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What Is a LVDS Transceiver?

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  • Written By: Geisha A. Legazpi
  • Edited By: Allegra J. Lingo
  • Last Modified Date: 05 August 2014
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A low-voltage differential signaling (LVDS) transceiver is a signaling transmitter/receiver that uses a low voltage with differential signaling to attain high bit rates. The LVDS transceiver drives twisted copper wires, which are low cost and very common. Differential signaling is preferred because of its high immunity to external electrical noise and surges.

The purpose of a LVDS transceiver is to interconnect circuits or equipment via a reliable data communications link. Without an LVDS transceiver, alternative solutions may either be more expensive or more complicated to use. A typical LVDS transceiver may convey high-speed serial line or even a parallel bus to other locations more than 49 feet (15 m) away. LVDS is a system used by several data communication standards, such as the Telecommunications Industry Association/Electronic Industries Alliance-644 (TIA/EIA-644).

Using a LVDS transceiver is a logical choice when the digital cabling length for an application limits the data speed. Non-differential signaling is very common for short-length data connection. In this scheme, the digital voltages range from 0 to about +5 volts direct current (VDC). A low-speed parallel data cable for printers may be limited to 39.4 inches (1 m) in length, but when the data cable is longer, the “electrical” capacitance is higher, and high capacitance increases the signal rise and fall times resulting in limited data speeds. LVDS solves the capacitance limitation by using current-driven transmitters that compensate for much of the capacitance in the data line.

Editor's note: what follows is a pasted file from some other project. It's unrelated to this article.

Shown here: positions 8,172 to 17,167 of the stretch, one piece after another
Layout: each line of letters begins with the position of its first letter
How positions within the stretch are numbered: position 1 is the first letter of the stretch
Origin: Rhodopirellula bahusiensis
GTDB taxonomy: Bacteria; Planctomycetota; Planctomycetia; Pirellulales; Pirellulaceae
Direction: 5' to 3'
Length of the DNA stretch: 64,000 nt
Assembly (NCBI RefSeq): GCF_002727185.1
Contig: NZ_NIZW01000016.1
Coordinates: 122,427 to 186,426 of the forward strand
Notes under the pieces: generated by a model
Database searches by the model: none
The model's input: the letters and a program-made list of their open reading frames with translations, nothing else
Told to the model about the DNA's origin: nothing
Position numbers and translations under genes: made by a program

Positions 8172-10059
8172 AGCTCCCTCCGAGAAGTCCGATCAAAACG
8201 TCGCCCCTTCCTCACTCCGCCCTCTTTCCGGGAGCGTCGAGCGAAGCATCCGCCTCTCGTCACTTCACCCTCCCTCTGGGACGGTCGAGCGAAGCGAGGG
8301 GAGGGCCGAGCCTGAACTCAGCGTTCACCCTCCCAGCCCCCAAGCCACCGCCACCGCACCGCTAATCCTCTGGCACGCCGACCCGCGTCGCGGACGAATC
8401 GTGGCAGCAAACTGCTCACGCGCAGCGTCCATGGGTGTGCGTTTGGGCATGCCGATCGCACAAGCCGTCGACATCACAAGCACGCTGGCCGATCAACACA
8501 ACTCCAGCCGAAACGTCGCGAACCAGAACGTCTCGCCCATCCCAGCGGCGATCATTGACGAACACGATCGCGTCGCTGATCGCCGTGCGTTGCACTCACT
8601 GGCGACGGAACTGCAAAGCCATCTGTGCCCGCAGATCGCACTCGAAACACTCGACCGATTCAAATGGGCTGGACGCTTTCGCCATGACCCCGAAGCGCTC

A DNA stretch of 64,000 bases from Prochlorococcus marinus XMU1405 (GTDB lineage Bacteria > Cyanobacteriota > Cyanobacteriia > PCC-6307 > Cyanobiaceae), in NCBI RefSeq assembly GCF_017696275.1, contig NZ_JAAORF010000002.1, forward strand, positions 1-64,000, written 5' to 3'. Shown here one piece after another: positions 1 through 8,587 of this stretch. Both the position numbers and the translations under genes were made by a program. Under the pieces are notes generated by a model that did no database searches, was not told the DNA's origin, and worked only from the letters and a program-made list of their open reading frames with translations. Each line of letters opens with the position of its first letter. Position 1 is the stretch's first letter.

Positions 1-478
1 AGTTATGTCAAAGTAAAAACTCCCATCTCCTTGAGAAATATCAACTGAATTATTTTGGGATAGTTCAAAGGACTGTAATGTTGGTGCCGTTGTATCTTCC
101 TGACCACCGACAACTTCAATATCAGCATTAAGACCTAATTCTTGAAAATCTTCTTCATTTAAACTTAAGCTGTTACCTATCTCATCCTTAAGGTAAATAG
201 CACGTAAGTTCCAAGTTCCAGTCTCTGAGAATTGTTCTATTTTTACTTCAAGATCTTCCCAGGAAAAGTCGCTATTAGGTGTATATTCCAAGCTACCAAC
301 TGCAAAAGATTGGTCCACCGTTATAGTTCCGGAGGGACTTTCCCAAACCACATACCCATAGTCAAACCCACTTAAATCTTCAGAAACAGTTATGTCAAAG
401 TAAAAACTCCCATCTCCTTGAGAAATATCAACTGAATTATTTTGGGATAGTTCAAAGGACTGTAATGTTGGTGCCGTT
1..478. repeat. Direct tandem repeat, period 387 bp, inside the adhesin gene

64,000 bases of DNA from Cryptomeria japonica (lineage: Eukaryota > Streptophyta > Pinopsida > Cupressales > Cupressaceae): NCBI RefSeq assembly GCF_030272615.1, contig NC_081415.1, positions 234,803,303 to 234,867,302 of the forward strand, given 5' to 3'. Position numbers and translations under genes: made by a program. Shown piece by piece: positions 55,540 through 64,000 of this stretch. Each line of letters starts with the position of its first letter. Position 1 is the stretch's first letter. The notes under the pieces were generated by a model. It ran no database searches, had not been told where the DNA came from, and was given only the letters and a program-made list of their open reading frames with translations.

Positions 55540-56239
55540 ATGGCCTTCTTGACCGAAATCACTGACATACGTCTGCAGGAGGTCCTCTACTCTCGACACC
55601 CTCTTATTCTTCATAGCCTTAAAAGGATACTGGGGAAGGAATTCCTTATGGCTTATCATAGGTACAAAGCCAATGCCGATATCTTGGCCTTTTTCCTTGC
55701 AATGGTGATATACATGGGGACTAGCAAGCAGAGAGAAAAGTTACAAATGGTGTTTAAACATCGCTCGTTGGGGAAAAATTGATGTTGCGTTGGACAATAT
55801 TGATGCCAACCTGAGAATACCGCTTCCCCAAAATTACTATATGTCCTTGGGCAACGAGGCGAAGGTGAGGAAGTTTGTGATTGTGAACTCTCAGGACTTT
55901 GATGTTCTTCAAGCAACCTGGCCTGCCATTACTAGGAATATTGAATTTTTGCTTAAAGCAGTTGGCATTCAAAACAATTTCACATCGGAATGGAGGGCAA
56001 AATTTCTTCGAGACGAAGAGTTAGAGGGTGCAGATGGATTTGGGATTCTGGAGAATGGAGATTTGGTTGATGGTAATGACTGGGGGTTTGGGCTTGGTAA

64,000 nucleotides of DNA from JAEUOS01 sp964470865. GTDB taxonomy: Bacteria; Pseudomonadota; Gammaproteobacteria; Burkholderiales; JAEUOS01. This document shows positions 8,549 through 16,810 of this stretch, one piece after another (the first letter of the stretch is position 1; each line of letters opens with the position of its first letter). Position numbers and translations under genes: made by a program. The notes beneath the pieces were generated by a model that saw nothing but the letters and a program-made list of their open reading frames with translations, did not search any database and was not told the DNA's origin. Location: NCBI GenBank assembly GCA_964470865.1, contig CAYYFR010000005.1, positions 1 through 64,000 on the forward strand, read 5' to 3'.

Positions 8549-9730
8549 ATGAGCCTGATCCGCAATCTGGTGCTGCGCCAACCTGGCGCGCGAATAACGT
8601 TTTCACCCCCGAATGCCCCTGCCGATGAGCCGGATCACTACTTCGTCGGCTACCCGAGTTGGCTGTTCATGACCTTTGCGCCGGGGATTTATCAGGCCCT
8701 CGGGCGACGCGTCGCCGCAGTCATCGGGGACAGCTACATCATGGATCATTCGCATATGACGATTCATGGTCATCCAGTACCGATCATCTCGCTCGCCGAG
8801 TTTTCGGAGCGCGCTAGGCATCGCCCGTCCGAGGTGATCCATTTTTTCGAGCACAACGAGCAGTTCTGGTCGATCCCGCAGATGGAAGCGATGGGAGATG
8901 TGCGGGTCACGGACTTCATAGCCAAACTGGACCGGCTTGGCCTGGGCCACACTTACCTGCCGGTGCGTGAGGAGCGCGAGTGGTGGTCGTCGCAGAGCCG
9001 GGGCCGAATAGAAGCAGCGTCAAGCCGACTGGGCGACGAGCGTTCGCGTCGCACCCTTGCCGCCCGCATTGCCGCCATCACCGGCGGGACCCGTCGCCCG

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The voltage difference across the differential mode receiver input, which is less than 1 V, accounts mostly for the high-speed feature of LVDS transceivers. Less current in less time will be needed to reverse the voltage differential for every data bit reversal if the needed change in voltage is low. With less than 1 V difference in the receiver inputs all the time, the protection circuitry against voltage surges from external sources is greatly simplified.

When choosing a LVDS transceiver, circuit developers usually prefer an integrated circuit (IC) LVDS transceiver, which is designed to accept single-ended digital signals such as transistor-transistor logic (TTL) signals. Single-ended levels are single polarity, such as 0 V and +5 VDC. When a TTL bus has to be connected to more than a few meters away, a parallel-to-serial-to-parallel (PSP) IC is available. For instance, when transmitting and receiving an 8-bit bus, a clock signal that is about eight times the data bus clocking rate is applied to the PSP. Instead of a connector with more than 8 pins, the LVDS transceiver serial connector will just need one or two bidirectional pair of data lines, depending on the design.

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